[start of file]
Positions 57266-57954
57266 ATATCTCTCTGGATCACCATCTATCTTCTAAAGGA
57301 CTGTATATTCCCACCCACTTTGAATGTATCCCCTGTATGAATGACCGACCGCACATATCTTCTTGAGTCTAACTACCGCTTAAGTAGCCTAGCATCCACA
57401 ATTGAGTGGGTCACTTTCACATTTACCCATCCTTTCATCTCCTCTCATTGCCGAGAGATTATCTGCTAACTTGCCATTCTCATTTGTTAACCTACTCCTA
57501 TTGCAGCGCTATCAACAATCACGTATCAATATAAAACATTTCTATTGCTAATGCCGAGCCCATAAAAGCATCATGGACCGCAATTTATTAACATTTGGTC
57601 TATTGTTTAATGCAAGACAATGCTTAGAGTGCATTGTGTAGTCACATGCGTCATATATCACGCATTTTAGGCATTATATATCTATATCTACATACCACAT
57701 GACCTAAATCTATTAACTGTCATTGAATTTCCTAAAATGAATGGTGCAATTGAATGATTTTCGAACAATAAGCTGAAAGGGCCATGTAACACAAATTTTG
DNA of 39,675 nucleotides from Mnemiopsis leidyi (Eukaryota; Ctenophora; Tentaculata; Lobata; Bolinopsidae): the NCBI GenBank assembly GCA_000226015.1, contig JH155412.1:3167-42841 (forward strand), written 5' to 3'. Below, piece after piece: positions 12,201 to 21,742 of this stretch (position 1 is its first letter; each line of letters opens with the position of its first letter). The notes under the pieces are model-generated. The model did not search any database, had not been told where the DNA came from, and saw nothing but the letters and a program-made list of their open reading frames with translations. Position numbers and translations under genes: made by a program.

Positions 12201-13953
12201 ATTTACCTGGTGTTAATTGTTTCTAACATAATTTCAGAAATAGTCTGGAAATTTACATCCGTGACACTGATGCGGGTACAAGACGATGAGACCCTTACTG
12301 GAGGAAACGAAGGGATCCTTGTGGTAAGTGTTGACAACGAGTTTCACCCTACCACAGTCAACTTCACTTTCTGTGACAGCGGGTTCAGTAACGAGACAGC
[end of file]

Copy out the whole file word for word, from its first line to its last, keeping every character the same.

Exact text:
Positions 57266-57954
57266 ATATCTCTCTGGATCACCATCTATCTTCTAAAGGA
57301 CTGTATATTCCCACCCACTTTGAATGTATCCCCTGTATGAATGACCGACCGCACATATCTTCTTGAGTCTAACTACCGCTTAAGTAGCCTAGCATCCACA
57401 ATTGAGTGGGTCACTTTCACATTTACCCATCCTTTCATCTCCTCTCATTGCCGAGAGATTATCTGCTAACTTGCCATTCTCATTTGTTAACCTACTCCTA
57501 TTGCAGCGCTATCAACAATCACGTATCAATATAAAACATTTCTATTGCTAATGCCGAGCCCATAAAAGCATCATGGACCGCAATTTATTAACATTTGGTC
57601 TATTGTTTAATGCAAGACAATGCTTAGAGTGCATTGTGTAGTCACATGCGTCATATATCACGCATTTTAGGCATTATATATCTATATCTACATACCACAT
57701 GACCTAAATCTATTAACTGTCATTGAATTTCCTAAAATGAATGGTGCAATTGAATGATTTTCGAACAATAAGCTGAAAGGGCCATGTAACACAAATTTTG
DNA of 39,675 nucleotides from Mnemiopsis leidyi (Eukaryota; Ctenophora; Tentaculata; Lobata; Bolinopsidae): the NCBI GenBank assembly GCA_000226015.1, contig JH155412.1:3167-42841 (forward strand), written 5' to 3'. Below, piece after piece: positions 12,201 to 21,742 of this stretch (position 1 is its first letter; each line of letters opens with the position of its first letter). The notes under the pieces are model-generated. The model did not search any database, had not been told where the DNA came from, and saw nothing but the letters and a program-made list of their open reading frames with translations. Position numbers and translations under genes: made by a program.

Positions 12201-13953
12201 ATTTACCTGGTGTTAATTGTTTCTAACATAATTTCAGAAATAGTCTGGAAATTTACATCCGTGACACTGATGCGGGTACAAGACGATGAGACCCTTACTG
12301 GAGGAAACGAAGGGATCCTTGTGGTAAGTGTTGACAACGAGTTTCACCCTACCACAGTCAACTTCACTTTCTGTGACAGCGGGTTCAGTAACGAGACAGC